The dazzling whiteness of their robes caught her attention. Then, they spoke:
“Do not be afraid…. He is not here, for he has risen, as he said.” (Matthew 28:5-6)
“Remember how he told you… that the Son of Man must be delivered into the hands of sinful men and be crucified and on the third day rise.” (Luke 24:6-7)
“Could it be true?
“What if it’s true!!” She remembered the mysterious things Jesus said. “Maybe It’s true! Jesus did says things like that!”
“Wasn’t Jesus saying something like that when the argument broke out at supper a few nights ago?”
With a mixture of fear and hope, tears of grief and hope at the same time, Mary ran as fast as she could back to where the men were. (Matthew 28:8)
She tried to tell them. “He isn’t there! I think they might have taken him, but he may be alive!”
They didn’t believe her (Luke 24:11). No one would even get up, except for Peter and John. Peter and John ran ahead and were inside by the time Mary got there.
“I told you he isn’t there!”, she said. But they ignored her, and they left her there standing there outside the tomb. She could only weep. And hope. (John 20:2-10)
That’s when something caught her eye beyond the veil of light and darkness at the opening to the tomb. She cautiously stepped, in wiping the tears as she went. The she saw a man in the tomb. Peter and John left, and they didn’t even say anything!
The man asked, “Why are you weeping?” Doubting against hope that Jesus might be alive, she begged the man to tell her where his body had been taken. Driven only now by her devotion, she still needed to find him and do as she intended. (John 20:11-15)
And then he spoke again. His voice broke gently through the haze of grief and confusion, devotion and tears, and she heard him say, “Mary”. (John 20:16)
She knew that voice!
The dark haze of grief and confusion, despair and hopelessness immediately vanished in that moment.
She knew him! “Rabboni!”, she said in exited Aramaic, as she had greeted him hundreds of times before. (John 20:16)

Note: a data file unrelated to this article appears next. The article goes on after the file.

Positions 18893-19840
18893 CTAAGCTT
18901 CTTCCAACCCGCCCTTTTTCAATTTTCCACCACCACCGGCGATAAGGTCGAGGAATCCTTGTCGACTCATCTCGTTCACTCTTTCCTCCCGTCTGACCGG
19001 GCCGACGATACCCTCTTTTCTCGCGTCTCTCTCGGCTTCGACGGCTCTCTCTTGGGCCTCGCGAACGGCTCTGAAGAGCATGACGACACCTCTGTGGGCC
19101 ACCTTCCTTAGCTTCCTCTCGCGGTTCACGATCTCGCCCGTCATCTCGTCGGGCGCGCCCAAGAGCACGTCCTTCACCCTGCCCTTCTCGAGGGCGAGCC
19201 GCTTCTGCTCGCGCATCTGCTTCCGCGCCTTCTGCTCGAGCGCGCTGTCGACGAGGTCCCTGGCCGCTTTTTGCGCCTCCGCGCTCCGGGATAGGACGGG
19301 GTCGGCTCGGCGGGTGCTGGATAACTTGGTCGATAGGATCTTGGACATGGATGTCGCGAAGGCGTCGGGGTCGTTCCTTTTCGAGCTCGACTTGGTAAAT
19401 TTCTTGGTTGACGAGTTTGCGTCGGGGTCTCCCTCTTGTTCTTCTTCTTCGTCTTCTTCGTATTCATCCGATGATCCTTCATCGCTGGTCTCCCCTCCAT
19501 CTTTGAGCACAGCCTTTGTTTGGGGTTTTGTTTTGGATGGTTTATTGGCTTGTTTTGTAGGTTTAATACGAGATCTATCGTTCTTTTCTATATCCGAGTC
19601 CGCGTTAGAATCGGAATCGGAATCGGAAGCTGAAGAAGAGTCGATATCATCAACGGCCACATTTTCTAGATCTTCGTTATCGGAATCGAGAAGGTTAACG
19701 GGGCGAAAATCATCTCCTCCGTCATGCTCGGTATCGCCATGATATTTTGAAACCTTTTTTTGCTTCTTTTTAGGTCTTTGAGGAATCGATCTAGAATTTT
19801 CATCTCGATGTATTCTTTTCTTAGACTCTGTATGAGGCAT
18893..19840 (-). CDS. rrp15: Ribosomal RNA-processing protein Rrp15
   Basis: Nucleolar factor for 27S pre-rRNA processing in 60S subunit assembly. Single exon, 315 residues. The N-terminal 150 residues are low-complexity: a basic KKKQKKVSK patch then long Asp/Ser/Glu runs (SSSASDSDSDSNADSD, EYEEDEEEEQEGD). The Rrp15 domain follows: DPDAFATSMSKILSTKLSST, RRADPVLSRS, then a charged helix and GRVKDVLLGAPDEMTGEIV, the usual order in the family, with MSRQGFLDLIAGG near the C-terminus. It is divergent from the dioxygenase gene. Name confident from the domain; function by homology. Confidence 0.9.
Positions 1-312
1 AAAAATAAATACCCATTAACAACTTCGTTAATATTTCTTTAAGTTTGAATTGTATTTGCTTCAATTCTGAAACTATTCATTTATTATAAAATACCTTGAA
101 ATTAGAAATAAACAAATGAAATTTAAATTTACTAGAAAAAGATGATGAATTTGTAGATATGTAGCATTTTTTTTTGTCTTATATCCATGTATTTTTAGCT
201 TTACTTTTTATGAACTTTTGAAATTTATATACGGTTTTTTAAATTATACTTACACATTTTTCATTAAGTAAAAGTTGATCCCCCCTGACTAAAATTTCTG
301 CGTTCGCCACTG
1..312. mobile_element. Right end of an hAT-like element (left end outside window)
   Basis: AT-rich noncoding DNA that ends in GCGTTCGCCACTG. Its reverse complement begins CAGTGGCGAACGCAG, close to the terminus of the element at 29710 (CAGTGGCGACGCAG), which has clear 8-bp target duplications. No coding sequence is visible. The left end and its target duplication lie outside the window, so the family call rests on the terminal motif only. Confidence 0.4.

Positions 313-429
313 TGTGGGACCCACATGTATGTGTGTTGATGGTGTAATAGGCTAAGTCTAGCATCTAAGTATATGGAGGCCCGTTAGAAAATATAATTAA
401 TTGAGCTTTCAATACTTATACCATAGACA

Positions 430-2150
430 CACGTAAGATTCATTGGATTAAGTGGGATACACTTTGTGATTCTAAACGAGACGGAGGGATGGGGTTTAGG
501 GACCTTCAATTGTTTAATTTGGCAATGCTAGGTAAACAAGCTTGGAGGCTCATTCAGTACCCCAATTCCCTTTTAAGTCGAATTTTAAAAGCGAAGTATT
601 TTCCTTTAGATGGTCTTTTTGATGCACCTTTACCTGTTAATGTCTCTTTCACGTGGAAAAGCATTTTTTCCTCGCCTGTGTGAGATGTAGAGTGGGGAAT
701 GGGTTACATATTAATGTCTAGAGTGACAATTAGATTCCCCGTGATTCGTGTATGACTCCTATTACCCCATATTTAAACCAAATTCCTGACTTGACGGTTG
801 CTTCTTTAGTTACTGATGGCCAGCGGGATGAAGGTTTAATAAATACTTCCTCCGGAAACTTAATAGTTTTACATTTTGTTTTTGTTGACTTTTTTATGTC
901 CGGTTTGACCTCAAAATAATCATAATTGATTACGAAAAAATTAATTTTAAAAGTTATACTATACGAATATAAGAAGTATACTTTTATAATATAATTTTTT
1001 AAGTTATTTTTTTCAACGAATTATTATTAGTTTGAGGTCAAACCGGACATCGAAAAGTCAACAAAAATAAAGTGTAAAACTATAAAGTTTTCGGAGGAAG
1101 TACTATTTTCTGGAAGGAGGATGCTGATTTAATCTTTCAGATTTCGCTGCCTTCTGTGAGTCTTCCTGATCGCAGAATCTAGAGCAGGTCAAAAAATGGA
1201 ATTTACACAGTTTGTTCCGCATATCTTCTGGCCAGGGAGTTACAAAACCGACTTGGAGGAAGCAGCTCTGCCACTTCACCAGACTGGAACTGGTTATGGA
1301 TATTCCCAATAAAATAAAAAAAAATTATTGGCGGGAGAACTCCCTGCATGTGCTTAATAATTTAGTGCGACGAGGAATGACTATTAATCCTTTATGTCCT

She lowered her head, overcome by a flood of relief that overwhelmed her grief, and he embraced her. The other women were right behind her, now. They collapsed at his feet where they clung to Him and worshiped Him. (Matthew 28:9; John 20:17)
It would take a number of actual appearances by Jesus, before the men would believe, though John maintains that he believed as soon as he saw the linens and cloth lying there. (John 20:8) In all, well over 500 people saw Jesus after his death. Most of them were still alive some 20 years later when Paul recounted these things in his letter to the Corinthians (1 Corinthians 15:1-8), though some people, like Steven and James, had been killed for having the audacity to claim it was true.
Mary was the first. She and the women who stuck by Jesus during the trial and crucifixion, helped lay his body in the temporary tomb, helped prepare the spices and ointment and followed her to the place where they laid his body a couple of days prior. The woman saw Jesus, and believe, before any of the men did.
Mary knew, also, that Jesus planned it that way. It wasn’t Mary’s place to make a big deal out of it, but she knew Jesus chose to reveal himself to her and the women first.
The most important thing was that Jesus was alive! He had conquered the grave. He had tried many times to tell them, but they didn’t understand. It was probably best that way.
The men who followed Jesus were forever changed. They no longer argued over who was greatest. It didn’t matter any more. Their shame at abandoning Jesus in that time of great need was also forgotten, as Jesus lived, and He forgave them completely. The fact that they abandoned them, though, was never forgotten.
They would live the rest of their lives doing all that Jesus had instructed them: denying themselves, learning to become servants of the message Jesus left them to tell the world, dying to their ambitions and the sin that always crouches at the door, and pouring themselves out in self-sacrificial devotion.
Mary lived out her life as she had lived before those fateful events, devoting herself to pray, and the study of God’s word and self-sacrificial service to the cause of the Gospel. She served the men who preached the words Jesus taught them to say, and she carried with her the knowledge that Jesus revealed Himself first to her and to the other women.
People throughout most of history wouldn’t take much notice of that fact. Yet, it stands improbably remembered in the Gospels of the men who wrote them. In Him, there is no Jew or Gentile, male or female.